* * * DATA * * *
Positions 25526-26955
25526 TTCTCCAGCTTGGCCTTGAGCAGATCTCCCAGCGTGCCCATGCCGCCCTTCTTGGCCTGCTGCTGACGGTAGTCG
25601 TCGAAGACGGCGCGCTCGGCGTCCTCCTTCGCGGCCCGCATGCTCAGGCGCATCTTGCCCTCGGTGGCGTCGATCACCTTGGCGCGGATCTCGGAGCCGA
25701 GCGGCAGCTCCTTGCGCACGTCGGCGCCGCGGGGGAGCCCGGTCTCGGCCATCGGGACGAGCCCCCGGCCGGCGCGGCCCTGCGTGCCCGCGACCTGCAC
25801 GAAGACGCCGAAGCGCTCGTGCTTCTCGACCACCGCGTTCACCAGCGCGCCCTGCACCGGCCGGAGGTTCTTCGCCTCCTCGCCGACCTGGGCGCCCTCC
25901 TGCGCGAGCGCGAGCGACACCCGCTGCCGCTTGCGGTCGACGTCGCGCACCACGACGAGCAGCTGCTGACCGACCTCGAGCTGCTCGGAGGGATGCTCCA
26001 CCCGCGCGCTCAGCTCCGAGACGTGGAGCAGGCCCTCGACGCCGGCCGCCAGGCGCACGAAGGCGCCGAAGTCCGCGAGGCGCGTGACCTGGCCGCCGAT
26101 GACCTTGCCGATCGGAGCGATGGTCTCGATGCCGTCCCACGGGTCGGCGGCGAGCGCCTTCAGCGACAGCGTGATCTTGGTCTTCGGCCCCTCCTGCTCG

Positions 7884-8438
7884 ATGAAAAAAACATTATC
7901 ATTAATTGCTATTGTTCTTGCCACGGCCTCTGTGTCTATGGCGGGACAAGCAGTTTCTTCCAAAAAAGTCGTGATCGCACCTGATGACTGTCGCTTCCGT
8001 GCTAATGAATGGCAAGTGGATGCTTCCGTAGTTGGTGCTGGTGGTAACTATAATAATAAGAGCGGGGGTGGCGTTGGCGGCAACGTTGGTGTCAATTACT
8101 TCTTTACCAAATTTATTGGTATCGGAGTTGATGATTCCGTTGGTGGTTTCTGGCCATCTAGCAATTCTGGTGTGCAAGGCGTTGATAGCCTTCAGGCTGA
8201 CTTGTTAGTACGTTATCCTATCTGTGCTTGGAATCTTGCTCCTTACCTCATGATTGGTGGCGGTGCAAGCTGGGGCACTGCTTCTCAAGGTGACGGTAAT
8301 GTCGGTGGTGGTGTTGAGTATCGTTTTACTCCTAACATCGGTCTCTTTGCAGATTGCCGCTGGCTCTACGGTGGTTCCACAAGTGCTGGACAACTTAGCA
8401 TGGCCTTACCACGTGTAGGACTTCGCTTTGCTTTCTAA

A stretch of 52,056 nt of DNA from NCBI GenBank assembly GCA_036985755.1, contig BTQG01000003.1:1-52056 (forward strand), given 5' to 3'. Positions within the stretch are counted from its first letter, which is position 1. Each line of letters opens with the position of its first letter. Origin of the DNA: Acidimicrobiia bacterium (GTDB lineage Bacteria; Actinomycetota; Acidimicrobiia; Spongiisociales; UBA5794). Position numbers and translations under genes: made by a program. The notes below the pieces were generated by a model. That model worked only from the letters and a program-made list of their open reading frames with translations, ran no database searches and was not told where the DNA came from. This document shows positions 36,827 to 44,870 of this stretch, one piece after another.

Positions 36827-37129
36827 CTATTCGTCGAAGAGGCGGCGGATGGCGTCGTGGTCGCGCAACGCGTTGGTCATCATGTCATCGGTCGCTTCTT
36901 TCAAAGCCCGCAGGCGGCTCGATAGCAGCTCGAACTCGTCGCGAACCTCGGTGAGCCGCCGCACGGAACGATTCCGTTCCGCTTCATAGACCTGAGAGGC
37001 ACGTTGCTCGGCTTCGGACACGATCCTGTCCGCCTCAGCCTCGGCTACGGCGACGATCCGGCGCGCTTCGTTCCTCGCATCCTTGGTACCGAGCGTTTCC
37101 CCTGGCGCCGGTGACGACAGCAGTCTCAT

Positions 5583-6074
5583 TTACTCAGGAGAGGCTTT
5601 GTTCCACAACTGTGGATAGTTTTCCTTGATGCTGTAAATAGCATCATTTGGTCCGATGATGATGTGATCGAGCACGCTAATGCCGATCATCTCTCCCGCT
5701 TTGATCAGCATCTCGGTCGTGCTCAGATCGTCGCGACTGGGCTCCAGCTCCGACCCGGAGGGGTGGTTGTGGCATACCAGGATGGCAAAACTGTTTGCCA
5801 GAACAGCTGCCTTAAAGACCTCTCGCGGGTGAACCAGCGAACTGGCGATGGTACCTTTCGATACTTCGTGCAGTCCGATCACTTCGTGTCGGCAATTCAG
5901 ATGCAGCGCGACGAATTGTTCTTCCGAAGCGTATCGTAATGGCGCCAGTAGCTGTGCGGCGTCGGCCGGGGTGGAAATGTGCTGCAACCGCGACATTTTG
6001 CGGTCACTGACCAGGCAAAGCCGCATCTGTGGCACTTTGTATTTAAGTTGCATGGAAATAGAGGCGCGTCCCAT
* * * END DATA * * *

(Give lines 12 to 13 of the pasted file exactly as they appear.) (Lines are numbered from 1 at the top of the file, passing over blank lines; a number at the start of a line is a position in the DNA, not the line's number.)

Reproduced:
8001 GCTAATGAATGGCAAGTGGATGCTTCCGTAGTTGGTGCTGGTGGTAACTATAATAATAAGAGCGGGGGTGGCGTTGGCGGCAACGTTGGTGTCAATTACT
8101 TCTTTACCAAATTTATTGGTATCGGAGTTGATGATTCCGTTGGTGGTTTCTGGCCATCTAGCAATTCTGGTGTGCAAGGCGTTGATAGCCTTCAGGCTGA